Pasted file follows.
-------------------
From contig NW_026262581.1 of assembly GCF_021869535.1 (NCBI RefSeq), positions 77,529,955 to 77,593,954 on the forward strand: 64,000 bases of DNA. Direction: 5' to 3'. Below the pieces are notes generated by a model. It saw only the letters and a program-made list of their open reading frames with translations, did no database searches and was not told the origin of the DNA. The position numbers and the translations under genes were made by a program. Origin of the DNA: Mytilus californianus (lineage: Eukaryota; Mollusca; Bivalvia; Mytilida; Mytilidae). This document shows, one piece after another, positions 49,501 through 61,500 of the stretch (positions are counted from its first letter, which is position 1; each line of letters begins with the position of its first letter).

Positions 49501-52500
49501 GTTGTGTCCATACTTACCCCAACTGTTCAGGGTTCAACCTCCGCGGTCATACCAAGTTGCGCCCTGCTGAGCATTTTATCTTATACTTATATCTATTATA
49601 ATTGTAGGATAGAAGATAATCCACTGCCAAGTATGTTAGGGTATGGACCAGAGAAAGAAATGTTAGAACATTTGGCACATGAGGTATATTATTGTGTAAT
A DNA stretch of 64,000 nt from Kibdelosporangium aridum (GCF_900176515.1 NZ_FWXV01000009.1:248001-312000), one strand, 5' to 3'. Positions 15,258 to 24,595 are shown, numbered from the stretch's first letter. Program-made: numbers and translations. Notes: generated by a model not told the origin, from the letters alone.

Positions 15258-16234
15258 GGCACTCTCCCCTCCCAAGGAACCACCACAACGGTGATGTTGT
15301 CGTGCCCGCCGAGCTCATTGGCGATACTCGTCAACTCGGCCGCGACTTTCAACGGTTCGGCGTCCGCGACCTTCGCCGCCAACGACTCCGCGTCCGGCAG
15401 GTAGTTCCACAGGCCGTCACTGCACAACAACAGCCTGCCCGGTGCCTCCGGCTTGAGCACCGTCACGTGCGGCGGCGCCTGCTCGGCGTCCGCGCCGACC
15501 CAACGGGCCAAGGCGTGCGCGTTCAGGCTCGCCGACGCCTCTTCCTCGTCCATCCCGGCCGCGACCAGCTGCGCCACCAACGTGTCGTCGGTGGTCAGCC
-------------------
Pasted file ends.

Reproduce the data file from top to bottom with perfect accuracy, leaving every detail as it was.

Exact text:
From contig NW_026262581.1 of assembly GCF_021869535.1 (NCBI RefSeq), positions 77,529,955 to 77,593,954 on the forward strand: 64,000 bases of DNA. Direction: 5' to 3'. Below the pieces are notes generated by a model. It saw only the letters and a program-made list of their open reading frames with translations, did no database searches and was not told the origin of the DNA. The position numbers and the translations under genes were made by a program. Origin of the DNA: Mytilus californianus (lineage: Eukaryota; Mollusca; Bivalvia; Mytilida; Mytilidae). This document shows, one piece after another, positions 49,501 through 61,500 of the stretch (positions are counted from its first letter, which is position 1; each line of letters begins with the position of its first letter).

Positions 49501-52500
49501 GTTGTGTCCATACTTACCCCAACTGTTCAGGGTTCAACCTCCGCGGTCATACCAAGTTGCGCCCTGCTGAGCATTTTATCTTATACTTATATCTATTATA
49601 ATTGTAGGATAGAAGATAATCCACTGCCAAGTATGTTAGGGTATGGACCAGAGAAAGAAATGTTAGAACATTTGGCACATGAGGTATATTATTGTGTAAT
A DNA stretch of 64,000 nt from Kibdelosporangium aridum (GCF_900176515.1 NZ_FWXV01000009.1:248001-312000), one strand, 5' to 3'. Positions 15,258 to 24,595 are shown, numbered from the stretch's first letter. Program-made: numbers and translations. Notes: generated by a model not told the origin, from the letters alone.

Positions 15258-16234
15258 GGCACTCTCCCCTCCCAAGGAACCACCACAACGGTGATGTTGT
15301 CGTGCCCGCCGAGCTCATTGGCGATACTCGTCAACTCGGCCGCGACTTTCAACGGTTCGGCGTCCGCGACCTTCGCCGCCAACGACTCCGCGTCCGGCAG
15401 GTAGTTCCACAGGCCGTCACTGCACAACAACAGCCTGCCCGGTGCCTCCGGCTTGAGCACCGTCACGTGCGGCGGCGCCTGCTCGGCGTCCGCGCCGACC
15501 CAACGGGCCAAGGCGTGCGCGTTCAGGCTCGCCGACGCCTCTTCCTCGTCCATCCCGGCCGCGACCAGCTGCGCCACCAACGTGTCGTCGGTGGTCAGCC